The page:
STATION 9 F. A. A. BROADCASTING MISSOURI SCHOOL OF ~1INf:.S (License Granted Feb. 8, 1928) A cheer-leading, courting Daper Dan, from Cleveland, Ohio, a willing leader with a small following. Ladies and Gents; J3uddy Gott. You know we've read about sheiks, seen sheiks in movies, :10d talked about \heiks. The closest we came to one in real life is our own Dick Draper. Hail to Kansas City Draper. Hats off to the ~lissouri School of Mines gift to women. Please cut my hair, S3id Lynden To the man in the b:1rber shop; And I want it cut just like Bill Temples', With a little round hole on top. "Boots" Clayton wa\ getting too good lor our golf coune ~o they just got out the ditch digger 3nd put in Jnother hallrd. I !ere's where you lose 3 few more nickels, "Boots.'' L.u<.:ky Lindy up in the skies; Lindy ha~ nothing on llollow. four prizes ac a raffle muse keep his fingers crossed all rhe tame. hottlcs, bottles, everywhere and not ChriHmas dance. We still have 3 cluncc men.


drop to drink.

Anybody who wins

The certain house after the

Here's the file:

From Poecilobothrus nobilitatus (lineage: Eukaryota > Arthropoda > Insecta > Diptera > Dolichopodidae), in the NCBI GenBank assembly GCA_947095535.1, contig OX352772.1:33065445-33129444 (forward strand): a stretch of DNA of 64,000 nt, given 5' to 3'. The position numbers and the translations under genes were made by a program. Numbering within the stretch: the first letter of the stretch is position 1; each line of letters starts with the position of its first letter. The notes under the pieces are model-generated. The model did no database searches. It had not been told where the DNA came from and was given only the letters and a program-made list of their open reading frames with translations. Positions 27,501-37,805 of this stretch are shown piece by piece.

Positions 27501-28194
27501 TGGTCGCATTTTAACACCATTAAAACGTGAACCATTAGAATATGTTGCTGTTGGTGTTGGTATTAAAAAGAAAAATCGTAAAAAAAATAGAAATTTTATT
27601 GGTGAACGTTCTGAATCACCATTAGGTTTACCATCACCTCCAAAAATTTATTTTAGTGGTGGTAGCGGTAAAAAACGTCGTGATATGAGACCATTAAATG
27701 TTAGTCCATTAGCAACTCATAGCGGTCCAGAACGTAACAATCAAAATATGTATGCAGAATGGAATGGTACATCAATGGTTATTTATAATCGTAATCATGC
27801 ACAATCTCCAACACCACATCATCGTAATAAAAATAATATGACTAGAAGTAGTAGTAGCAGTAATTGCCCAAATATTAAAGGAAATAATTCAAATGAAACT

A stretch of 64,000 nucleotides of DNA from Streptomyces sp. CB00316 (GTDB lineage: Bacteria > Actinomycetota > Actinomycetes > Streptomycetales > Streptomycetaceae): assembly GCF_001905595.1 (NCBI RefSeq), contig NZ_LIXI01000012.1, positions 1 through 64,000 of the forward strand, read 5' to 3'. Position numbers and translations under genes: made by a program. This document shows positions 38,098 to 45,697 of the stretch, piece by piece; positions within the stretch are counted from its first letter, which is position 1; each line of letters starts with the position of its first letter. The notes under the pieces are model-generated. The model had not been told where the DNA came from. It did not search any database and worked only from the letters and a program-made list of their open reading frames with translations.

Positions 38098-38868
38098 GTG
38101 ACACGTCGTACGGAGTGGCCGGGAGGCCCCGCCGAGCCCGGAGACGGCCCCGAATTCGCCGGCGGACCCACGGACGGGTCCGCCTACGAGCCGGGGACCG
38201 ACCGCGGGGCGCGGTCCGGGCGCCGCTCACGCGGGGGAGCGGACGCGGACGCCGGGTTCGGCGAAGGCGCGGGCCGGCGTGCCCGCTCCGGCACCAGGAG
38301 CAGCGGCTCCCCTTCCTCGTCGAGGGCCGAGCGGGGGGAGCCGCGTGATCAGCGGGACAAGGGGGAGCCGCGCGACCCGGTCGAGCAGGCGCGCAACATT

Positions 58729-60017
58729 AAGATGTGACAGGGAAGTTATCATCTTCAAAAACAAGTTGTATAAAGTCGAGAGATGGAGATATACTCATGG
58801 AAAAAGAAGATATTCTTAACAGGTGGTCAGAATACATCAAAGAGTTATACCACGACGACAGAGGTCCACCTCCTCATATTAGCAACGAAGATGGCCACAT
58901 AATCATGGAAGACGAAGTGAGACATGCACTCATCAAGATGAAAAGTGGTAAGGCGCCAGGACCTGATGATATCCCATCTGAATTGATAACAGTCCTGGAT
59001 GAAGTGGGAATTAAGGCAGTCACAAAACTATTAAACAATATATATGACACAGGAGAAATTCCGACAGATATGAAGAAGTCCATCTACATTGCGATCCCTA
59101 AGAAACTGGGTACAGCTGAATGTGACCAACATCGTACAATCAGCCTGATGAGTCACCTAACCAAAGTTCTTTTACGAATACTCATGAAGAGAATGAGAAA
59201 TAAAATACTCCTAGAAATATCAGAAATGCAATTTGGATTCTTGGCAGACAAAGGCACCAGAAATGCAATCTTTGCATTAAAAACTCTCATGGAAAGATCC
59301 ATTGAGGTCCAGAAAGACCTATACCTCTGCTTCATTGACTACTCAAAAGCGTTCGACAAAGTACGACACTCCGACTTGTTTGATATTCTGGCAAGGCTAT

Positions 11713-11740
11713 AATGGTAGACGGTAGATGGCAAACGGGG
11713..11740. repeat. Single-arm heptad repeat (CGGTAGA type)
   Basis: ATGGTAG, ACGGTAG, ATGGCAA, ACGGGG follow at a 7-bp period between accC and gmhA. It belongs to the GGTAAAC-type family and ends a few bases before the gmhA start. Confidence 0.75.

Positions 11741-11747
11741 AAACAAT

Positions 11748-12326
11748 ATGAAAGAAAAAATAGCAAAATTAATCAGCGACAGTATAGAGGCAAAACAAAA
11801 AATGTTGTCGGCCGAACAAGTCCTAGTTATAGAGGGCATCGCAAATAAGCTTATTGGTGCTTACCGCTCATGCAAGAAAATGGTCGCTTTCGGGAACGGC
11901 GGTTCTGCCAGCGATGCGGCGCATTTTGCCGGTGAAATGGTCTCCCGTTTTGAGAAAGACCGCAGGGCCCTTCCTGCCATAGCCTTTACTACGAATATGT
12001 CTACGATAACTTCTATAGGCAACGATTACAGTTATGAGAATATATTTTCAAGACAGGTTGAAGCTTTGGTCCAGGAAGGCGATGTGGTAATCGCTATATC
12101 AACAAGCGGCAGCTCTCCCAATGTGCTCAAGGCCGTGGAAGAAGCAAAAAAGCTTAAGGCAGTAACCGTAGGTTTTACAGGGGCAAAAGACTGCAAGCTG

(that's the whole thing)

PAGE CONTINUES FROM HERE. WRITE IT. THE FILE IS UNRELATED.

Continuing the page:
Ambler got one.

\'(/c hear that Terri l h.ts discontinued lw. country visits. Some of the boys I've seen on the bleachers 3t nice didn't have Polaris on their minds. Docs Fruit re3d all th.: books he draws from the library? According to the school statistics, we hHe J scudent from Turkey.

1 suppose over

there it is T urkey, Turkey everywhere .tnd not a bite to eat. I wonder where my baby is tonite. That's what 504 of us arc wondering. forgot, Buddy Sturgis can go over and find ouc. 503 1 should s,ty, men.

Oh, I

I sec chat the Kappa Sigmas arc making their grass more beautiful. Ilairy Man!

Yep, char's some growth, Livingston.

P11Rt' (),,. Hu11JrrJ Th.rt)-thru

CALENDAR "!key" cakes che "pep" out of everybody.



Sept. 12-Ciass of '3 r dul} mitiaced and shown its position in M. S. M. 22-The Lambda Chi's open che social season with a dance. 23-The Mercier Club, not to be out done throw one right back at the girls. 24-Kappa Sigma pledges also introduced


Rolla nice life.

30-Thc Mincn win their first game from Shurtleff, 7 to o. or cis(.'7-And so do the



B.:m :llna's dance


7-AII the boys lean Rolla feeling tine.

Some don 'c know how chey felt.